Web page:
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Despite NFL settlement, still no proof football causes Alzheimer's or CTE

Date:
August 30, 2013
Source:
Loyola University Health System
Summary:
Despite the NFL’s $765 million settlement with retired players, there still is no credible scientific evidence that playing football causes Alzheimer’s disease or other neurological disorders, according to a neuropsychologist.

Despite the NFL's $765 million settlement with retired players, there still is no credible scientific evidence that playing football causes Alzheimer's disease or other neurological disorders, according to Loyola University Medical Center clinical neuropsychologist Christopher Randolph, PhD, who has published multiple studies on the topic.

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"The lawsuit is not a scientific issue, it's a legal and political issue," Randolph said. "There is absolutely no credible scientific data to suggest an increase of neurological risk from playing professional football."

Under the tentative settlement, the NFL would pay up to $5 million for each player who has Alzheimer's disease and up to $4 million for each death from chronic traumatic encephalopathy (CTE). But a recent study by Randolph and colleagues of retired NFL football players found no evidence that CTE even exists. The study was published in the Journal of the International Neuropsychological Society.

Randolph said there currently are no conclusive data that retired NFL players suffer a unique neuropathology. CTE is a vague condition, with no established clinical criteria and no consistent pathological criteria to diagnose it. And recent studies have found that NFL players have overall mortality rates that are only half of expected rates based upon men in the general population. Suicide rates are only about 40 percent of the rates in the general population.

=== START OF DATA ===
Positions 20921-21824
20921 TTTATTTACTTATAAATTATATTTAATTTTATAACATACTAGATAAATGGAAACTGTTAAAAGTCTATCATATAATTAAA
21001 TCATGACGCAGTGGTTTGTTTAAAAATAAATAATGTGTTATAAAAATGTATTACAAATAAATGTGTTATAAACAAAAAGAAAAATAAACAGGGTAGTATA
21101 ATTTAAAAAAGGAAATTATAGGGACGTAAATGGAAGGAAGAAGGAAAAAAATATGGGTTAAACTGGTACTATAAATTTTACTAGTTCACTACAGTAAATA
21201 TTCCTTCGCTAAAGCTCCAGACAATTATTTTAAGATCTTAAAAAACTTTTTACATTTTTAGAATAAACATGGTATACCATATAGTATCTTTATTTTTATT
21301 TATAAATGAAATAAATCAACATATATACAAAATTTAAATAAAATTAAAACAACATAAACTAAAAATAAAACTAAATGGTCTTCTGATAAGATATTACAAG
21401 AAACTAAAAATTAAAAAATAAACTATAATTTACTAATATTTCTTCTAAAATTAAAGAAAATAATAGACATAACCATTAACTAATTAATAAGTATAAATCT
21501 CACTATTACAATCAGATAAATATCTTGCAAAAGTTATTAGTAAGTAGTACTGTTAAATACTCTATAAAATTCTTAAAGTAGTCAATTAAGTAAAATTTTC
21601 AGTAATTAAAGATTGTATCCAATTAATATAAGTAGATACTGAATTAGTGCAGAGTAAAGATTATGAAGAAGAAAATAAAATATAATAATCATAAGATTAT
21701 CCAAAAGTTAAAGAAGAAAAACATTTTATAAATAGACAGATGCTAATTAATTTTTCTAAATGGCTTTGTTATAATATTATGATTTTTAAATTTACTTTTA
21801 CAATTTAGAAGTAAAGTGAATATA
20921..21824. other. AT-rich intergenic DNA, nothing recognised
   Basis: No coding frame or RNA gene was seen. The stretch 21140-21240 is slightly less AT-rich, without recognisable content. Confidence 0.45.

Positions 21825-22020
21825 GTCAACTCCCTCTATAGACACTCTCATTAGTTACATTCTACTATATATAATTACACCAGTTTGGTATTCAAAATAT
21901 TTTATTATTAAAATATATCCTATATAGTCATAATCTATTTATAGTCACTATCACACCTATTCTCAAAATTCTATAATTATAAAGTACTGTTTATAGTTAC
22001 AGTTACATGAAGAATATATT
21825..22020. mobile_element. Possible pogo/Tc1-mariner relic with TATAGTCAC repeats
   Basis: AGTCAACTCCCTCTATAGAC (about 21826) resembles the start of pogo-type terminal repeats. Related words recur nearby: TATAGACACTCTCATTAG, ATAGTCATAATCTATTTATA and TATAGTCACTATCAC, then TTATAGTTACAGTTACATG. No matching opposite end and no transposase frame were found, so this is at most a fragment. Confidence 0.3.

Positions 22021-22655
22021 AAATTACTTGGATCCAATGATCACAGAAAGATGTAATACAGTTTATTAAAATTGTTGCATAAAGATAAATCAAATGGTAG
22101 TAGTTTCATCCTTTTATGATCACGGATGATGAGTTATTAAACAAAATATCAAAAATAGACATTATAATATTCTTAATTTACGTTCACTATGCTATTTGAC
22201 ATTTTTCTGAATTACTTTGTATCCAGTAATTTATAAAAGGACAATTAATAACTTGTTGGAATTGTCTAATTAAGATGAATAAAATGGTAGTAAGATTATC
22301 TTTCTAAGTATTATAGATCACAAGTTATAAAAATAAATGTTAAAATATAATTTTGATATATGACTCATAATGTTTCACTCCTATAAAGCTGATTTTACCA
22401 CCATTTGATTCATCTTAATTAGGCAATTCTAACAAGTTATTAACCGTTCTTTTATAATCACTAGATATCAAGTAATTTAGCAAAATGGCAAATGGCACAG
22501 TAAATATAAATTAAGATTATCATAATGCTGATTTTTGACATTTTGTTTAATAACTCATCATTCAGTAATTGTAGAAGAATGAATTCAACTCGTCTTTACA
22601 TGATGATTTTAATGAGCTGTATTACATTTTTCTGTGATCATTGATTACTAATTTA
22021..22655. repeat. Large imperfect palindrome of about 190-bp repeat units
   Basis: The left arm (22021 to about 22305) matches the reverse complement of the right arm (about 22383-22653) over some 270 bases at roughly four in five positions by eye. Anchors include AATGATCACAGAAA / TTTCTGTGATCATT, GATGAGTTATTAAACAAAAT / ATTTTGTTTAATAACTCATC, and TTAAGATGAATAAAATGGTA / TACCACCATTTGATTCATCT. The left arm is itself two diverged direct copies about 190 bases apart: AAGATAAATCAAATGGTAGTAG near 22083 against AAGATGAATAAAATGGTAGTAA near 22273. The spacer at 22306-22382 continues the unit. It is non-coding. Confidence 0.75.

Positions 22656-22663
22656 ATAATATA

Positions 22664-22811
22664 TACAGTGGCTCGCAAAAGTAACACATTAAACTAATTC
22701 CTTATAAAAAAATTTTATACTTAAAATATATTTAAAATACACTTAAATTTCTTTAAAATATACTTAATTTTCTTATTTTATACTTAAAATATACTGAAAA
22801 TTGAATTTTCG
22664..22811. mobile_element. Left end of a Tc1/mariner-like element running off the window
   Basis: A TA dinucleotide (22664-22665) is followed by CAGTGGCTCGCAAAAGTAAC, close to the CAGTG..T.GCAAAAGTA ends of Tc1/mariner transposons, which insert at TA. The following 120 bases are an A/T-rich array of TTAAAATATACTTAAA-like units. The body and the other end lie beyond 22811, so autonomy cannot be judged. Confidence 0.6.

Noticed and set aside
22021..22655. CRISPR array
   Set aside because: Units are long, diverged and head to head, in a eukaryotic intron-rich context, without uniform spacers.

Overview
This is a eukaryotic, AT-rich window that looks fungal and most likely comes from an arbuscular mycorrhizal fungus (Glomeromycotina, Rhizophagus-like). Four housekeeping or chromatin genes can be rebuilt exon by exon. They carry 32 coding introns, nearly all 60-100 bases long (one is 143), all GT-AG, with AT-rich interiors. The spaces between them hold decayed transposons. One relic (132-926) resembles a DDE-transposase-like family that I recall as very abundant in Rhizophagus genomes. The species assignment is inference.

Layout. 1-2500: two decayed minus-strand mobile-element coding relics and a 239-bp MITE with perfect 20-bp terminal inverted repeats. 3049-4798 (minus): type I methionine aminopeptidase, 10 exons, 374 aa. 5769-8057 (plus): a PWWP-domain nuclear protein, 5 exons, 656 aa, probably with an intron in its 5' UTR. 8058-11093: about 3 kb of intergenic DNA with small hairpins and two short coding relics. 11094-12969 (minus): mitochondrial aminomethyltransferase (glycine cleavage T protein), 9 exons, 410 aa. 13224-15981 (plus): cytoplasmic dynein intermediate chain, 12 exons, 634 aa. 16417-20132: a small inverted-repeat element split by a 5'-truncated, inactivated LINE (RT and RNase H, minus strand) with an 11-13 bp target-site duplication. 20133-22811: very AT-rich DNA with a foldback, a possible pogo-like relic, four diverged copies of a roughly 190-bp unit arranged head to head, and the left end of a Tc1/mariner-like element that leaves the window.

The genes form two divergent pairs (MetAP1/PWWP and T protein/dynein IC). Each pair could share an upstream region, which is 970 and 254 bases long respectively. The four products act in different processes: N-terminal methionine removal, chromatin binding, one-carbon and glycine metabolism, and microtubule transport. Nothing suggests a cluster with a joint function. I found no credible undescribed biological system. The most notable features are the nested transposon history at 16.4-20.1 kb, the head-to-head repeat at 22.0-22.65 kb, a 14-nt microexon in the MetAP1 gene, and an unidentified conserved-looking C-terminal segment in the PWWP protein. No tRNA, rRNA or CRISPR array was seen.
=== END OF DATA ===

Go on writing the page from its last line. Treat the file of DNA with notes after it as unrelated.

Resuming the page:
"We still do not know if NFL players have an increased risk of late-life neurodegenerative disorders," Randolph said. "If there is a risk, it probably is not a great risk. And there is essentially no evidence to support the existence of any unique clinical disorder such as CTE."


Story Source:

The above story is based on materials provided by Loyola University Health System. Note: Materials may be edited for content and length.


Journal Reference:

  1. Christopher Randolph, Stella Karantzoulis, Kevin Guskiewicz. Prevalence and Characterization of Mild Cognitive Impairment in Retired National Football League Players. Journal of the International Neuropsychological Society, 2013; 19 (08): 873 DOI: 10.1017/S1355617713000805

Cite This Page:

Loyola University Health System. "Despite NFL settlement, still no proof football causes Alzheimer's or CTE." ScienceDaily. ScienceDaily, 30 August 2013. <www.sciencedaily.com/releases/2013/08/130830131044.htm>.
Loyola University Health System. (2013, August 30). Despite NFL settlement, still no proof football causes Alzheimer's or CTE. ScienceDaily. Retrieved January 30, 2015 from www.sciencedaily.com/releases/2013/08/130830131044.htm
Loyola University Health System. "Despite NFL settlement, still no proof football causes Alzheimer's or CTE." ScienceDaily. www.sciencedaily.com/releases/2013/08/130830131044.htm (accessed January 30, 2015).

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